CRICOVA, Moldova -- Deep in Moldova's vast underground wine city, near the intersection of Cabernet Street and Pinot Boulevard, the first man in space had a cosmic experience popping corks and emptying bottles.
"Those who produce this wine deserve all the gold on Earth - and if this is not enough, I'll go to the moon or to other planets to get some more," the late Soviet cosmonaut Yuri Gagarin gushed after an all-night tasting in 1966.
His well-lubricated words are scrawled on a framed photograph that hangs outside the lavish, goblet-shaped subterranean tasting salon of the state-owned Cricova Winery.
Its millions of dust-caked bottles of vintage wines and champagnes are a Cold War-era cache of immense wealth stashed well out of sight - if not mind - of the down-and-out in Europe's poorest country.
"The economy is in dire straits. I can feel it," says Grigore Luchian, 42, a baker in the nearby capital, Chisinau, where many people grumble about corruption and a do-nothing bureaucracy in the former Soviet republic.
Cricova's marble, oak and stained-glass opulence stands in staggering contrast to the daily struggle for survival that plays out 260 feet above its musty labyrinth of 40 miles of wine-laden tunnels.
The average Moldovan earns just $50 a month. Aching poverty has prompted thousands of young women - some willingly, some enticed and entrapped - to eke out a living in the sex trade. Other Moldovans are involved in smuggling arms, drugs and cigarettes.
"It's a tough neighborhood," concedes William Hill, head of the Moldova mission of the Organization for Security and Cooperation in Europe. "Some have called it Europe's largest illegal duty-free shop."
With crime and corruption come acts of desperation: In July, a doctor was arrested for helping a man sell one of his kidneys in Turkey for $4,000.
Up to a million of Moldova's 4.5 million people have left to take menial jobs in other countries. The cash they send home to their families each year exceeds the government's $600 million budget, international aid agencies say.
"The population is unemployed, unhealthy and uneducated," Hill says. "You wonder how long this can last before Moldova becomes more sub-Saharan African than European."
Enter Cricova, which produces satiny merlots and cabernet sauvignons, crisp chardonnays and pinot blancs and dry champagnes that few ordinary Moldovans can afford to sample.
Guided tours of what's billed as the world's largest underground winery, which doubled as a bunker for top officials during the Cold War, are by appointment only and cost $25 - two weeks' average take-home pay.
"We have a saying: 'The state comes only to take, not to give,"' says guide Tatiana Ursu.
She hustles visitors past the collection of trophy wines, a jumble of bottles with an average value pegged at $3,000. They include a stack of 1935 Moselles from the personal stash of Hitler aide Hermann Goering, a prized 1938 Chateauneuf du Pape from France, a 1939 Luiggi Bosca from Italy and numerous obscure vintages from across the former Soviet Union.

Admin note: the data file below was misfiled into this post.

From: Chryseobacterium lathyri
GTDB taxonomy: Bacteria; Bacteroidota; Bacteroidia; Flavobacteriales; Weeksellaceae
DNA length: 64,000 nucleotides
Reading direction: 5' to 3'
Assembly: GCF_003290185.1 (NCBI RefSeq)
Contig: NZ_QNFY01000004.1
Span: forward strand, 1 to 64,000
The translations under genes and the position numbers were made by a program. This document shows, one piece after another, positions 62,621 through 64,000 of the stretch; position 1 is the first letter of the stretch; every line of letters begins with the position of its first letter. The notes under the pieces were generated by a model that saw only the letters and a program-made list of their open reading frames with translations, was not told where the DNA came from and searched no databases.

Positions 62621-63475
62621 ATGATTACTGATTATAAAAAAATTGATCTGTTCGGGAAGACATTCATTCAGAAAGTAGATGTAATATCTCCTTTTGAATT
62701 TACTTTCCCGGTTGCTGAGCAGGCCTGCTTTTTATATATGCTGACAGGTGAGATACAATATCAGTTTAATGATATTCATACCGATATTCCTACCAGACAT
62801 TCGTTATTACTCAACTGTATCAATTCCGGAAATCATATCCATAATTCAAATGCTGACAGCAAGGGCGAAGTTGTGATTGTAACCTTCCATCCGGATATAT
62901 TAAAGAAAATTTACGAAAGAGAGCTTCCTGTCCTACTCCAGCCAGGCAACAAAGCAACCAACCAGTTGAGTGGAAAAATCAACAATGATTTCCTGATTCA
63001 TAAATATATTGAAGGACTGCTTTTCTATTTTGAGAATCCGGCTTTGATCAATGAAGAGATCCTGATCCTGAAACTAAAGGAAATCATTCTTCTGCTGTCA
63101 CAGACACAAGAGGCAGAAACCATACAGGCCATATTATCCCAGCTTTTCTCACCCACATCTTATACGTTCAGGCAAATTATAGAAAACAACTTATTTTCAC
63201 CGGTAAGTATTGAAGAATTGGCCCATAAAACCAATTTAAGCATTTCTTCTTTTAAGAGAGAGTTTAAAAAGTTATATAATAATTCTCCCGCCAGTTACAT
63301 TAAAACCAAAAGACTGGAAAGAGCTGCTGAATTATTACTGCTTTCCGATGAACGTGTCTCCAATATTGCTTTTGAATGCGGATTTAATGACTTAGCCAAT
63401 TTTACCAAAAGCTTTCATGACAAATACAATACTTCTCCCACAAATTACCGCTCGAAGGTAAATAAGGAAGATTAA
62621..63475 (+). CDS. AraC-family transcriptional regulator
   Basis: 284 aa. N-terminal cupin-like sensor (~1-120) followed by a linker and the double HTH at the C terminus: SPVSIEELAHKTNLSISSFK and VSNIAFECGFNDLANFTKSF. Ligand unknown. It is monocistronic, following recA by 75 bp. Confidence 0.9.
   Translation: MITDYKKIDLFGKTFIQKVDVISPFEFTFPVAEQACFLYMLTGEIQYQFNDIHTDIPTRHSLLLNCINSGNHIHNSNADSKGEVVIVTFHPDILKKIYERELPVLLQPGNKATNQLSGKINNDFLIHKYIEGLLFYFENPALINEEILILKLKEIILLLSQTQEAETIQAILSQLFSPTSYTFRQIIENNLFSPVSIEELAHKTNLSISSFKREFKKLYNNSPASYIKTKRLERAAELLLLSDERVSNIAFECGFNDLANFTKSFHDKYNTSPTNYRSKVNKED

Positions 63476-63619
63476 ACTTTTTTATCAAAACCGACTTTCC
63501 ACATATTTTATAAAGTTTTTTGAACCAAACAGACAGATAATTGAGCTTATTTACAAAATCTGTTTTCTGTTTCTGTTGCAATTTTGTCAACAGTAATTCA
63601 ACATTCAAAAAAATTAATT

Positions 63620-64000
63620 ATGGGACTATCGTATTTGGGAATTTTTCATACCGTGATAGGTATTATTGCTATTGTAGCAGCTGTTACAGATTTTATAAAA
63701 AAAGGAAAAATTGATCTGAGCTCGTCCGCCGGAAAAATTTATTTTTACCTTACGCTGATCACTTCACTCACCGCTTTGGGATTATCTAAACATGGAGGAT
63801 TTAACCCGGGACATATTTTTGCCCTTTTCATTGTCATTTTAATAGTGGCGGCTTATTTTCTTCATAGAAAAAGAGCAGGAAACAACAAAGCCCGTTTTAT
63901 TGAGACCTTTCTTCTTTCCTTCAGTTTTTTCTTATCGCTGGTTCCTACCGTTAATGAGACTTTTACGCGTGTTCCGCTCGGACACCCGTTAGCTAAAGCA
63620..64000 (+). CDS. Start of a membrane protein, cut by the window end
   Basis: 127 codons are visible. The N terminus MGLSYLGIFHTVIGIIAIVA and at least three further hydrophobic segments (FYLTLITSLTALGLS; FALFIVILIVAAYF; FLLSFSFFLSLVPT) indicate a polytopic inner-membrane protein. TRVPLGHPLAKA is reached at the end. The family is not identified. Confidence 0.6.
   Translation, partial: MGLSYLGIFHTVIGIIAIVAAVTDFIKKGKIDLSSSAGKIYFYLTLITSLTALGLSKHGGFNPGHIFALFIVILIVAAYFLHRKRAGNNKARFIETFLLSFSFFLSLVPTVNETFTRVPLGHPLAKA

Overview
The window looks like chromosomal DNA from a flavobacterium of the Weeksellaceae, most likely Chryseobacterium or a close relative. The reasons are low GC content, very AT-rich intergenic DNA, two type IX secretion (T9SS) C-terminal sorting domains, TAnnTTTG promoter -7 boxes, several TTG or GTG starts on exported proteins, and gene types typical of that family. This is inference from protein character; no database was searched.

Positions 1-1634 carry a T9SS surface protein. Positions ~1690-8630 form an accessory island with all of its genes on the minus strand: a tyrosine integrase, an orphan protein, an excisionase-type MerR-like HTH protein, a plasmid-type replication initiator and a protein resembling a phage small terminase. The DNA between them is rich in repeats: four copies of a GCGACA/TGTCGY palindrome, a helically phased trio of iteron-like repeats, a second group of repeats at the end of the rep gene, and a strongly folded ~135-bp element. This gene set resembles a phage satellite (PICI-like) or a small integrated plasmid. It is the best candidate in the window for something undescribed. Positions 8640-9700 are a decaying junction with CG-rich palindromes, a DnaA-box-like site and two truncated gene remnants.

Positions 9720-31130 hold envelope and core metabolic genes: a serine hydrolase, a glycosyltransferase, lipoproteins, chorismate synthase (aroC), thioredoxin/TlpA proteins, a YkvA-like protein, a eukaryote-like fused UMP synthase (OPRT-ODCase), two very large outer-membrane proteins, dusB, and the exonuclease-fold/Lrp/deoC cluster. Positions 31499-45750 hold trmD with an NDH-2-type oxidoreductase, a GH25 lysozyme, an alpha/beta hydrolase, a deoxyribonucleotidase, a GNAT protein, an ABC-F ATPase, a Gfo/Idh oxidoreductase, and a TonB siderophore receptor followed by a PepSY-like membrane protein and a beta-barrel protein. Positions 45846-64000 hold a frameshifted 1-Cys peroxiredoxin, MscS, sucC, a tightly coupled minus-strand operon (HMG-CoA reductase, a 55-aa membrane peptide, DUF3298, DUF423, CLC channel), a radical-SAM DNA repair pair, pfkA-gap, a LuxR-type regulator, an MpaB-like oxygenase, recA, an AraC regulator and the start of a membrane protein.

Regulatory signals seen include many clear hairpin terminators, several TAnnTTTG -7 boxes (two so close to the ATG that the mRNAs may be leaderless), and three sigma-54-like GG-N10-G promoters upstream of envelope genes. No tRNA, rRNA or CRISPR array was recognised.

The real stars, though, are the local wines, made from grapes grown in a temperate climate in soil so fertile it is almost jet black.
Some experts say a little Western-style promotion could expand sales in the West and turn wine into an economic boon for Moldova. Currently, roughly 60 percent of Cricova's wine is sold to money-strapped Russia.
In recent years, Moldovan wines have held their own in prestigious international competitions against the best from France, California, Australia and elsewhere.
Moldova's communist-led government, languishing on the fringes of Europe and at times appearing torn between East and West, sees no irony in the contrast between its wine wealth and its citizens' poverty.
"I don't think 'desperately poor' is the exact situation in which Moldova is today," President Vladimir Voronin, who declined to be interviewed, said in written comments to The Associated Press.
"Despite a high percentage of people who call themselves poor, there is a much greater proportion of people who believe in tomorrow. Our people have not lost their hope in a better future."
Voronin sees prominent roles in that future for Cricova, which he calls "Moldova's calling card."
Eight hundred locals labor underground in temperatures of 53-57 degrees, turning inverted bottles by hand on wooden racks that stretch as far as the eye can see. The tunnels are claustrophobic, damp and dark.
"They've gotten used to it, even though a person is like an insect down here in this immense place," says Ursu, the guide.
"A plus is that they can have a glass of cabernet every now and then down here. It boosts their morale and spirits."
On the Net:
Moldovan wines: http://www.vinovitis.com/moldovawine
Official tourism site: http://www.turism.md/eng